The opinion of the court was delivered by: COOPER
Defendant Vignera was indicted on 2 counts of conspiracy to rob a bank, 16 counts of bank robbery and 3 counts of receiving proceeds therefrom. At trial Vignera was acquitted of all 16 counts relating to the substantive act of bank robbery. As to the remaining counts, the 2 for conspiracy and the 3 for receiving bank robbery proceeds, the jury was unable to reach a unanimous verdict. The Government now moves, prior to a second trial on these 5 counts, for an order requiring Vignera to provide a handprinting exemplar tracking the words of a note given a bank teller during the course of a robbery.
Defendant resists this motion upon five grounds.
1. That despite Gilbert v. California, 388 U.S. 263, 87 S. Ct. 1951, 18 L. Ed. 2d 1178 (1967), requiring him to write the "very words of the hold-up note" is violative of his Fifth Amendment rights. However, the Second Circuit, in United States v. Doe, 405 F.2d 436, 438 (1968) has specifically rejected this contention.
2. That laches is a good defense. He claims that the Government seeks this exemplar on the eve of the second trial without any attempt to excuse its failure to make an earlier application. He complains that since he is "repeatedly barred" from making motions after an initial time period following arraignment has passed unless he can establish a good reason for its untimeliness, the Government should be held to a similar standard.
Defendant is not "repeatedly barred" or severely restricted in the time allowed for making motions. See Rule 12(b)(2) and (3), F.R.Crim.P. Motions more strictly limited as to time are those pursuant to Rules 7 and 16, F.R.Crim.P. Even these motions, though untimely, may still be considered. United States v. Federman, 41 F.R.D. 339 (S.D.N.Y.1967); 8 Moore's Federal Practice P 16.04.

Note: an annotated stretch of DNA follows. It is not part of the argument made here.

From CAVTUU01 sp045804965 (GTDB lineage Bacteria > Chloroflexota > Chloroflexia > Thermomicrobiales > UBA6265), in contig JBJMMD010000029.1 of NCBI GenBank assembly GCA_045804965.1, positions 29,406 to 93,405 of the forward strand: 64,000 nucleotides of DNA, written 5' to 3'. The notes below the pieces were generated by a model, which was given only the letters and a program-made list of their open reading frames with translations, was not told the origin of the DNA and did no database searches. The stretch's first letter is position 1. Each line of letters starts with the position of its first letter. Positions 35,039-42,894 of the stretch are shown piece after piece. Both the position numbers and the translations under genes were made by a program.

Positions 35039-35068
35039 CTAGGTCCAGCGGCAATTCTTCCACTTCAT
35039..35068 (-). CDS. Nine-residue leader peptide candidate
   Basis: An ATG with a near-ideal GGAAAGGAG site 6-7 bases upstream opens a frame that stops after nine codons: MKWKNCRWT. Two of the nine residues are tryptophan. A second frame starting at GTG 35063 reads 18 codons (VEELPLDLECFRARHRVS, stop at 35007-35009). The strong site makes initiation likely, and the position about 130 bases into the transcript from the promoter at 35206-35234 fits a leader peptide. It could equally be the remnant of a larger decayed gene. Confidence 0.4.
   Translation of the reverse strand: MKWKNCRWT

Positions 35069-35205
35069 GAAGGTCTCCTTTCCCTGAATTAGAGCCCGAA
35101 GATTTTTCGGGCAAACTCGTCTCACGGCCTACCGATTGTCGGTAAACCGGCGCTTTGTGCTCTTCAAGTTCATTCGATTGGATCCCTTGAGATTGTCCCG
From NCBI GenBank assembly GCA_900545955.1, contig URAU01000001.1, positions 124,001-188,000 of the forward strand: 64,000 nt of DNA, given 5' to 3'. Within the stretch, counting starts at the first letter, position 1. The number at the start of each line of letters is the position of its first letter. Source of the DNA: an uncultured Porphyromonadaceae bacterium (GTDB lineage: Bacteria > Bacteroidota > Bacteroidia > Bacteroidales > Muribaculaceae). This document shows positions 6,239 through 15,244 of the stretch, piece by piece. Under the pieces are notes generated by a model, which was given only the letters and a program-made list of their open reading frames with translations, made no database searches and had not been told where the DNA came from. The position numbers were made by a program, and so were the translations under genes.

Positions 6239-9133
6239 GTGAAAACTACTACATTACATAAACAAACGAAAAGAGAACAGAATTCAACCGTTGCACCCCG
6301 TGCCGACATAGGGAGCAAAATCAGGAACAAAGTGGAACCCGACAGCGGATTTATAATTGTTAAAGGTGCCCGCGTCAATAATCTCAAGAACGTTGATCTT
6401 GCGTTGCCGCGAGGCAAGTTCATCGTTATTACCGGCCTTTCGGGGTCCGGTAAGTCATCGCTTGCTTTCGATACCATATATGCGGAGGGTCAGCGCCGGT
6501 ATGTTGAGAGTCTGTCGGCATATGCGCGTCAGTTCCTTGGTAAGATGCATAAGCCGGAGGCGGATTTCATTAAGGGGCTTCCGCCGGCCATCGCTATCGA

Most importantly, the Government is here attempting to ascertain a physical characteristic of defendant. As is the case with fingerprints or height and weight, it is an item or piece of information that can properly be taken from defendant when he is in the Government's custody. This is not the type of information discoverable under either Rule 7 or 12, and procedure by way of motion is normally unnecessary. The Government brings on its request by motion at this time primarily to insure compliance. Thus, the Government's motion is not barred because of untimeliness.
3. That the time of the exemplar will substantially delay the trial. He urges that pursuant to 18 U.S.C. § 3006A(e) an indigent defendant is entitled to apply for authorization to hire his own expert. The significant benefit which inures to a defendant from this section far outweighs the ineluctable delay inherent in the authorized procedure. It is well worth the slight delay which prompt compliance will entail.
4. That the Government should not be permitted to take the specimen as a matter of right; it must first establish probable cause to believe that defendant may have written the note in question. It seems clear that pursuant to the indictment, valid on its face, the Government could have obtained the exemplar at the time of arraignment. The propriety of securing it still exists.
5. That the Government has in its possession a specimen of defendant's handwriting - upon a fingerprint card - and must establish that this is inadequate for comparison purposes. Hand printing is what the Government requests, for the comparison is to be made with printed notes alleged to have been used during a bank robbery. The fingerprint card reflects defendant's script style only. In light of the Doe holding that even an exemplar tracking the very words of the bank robbery note is still a physical characteristic, and our disposition above as to the propriety of obtaining the specimen at this time, a sufficient showing has been made to require defendant to provide the Government with the requested handprinting exemplar.
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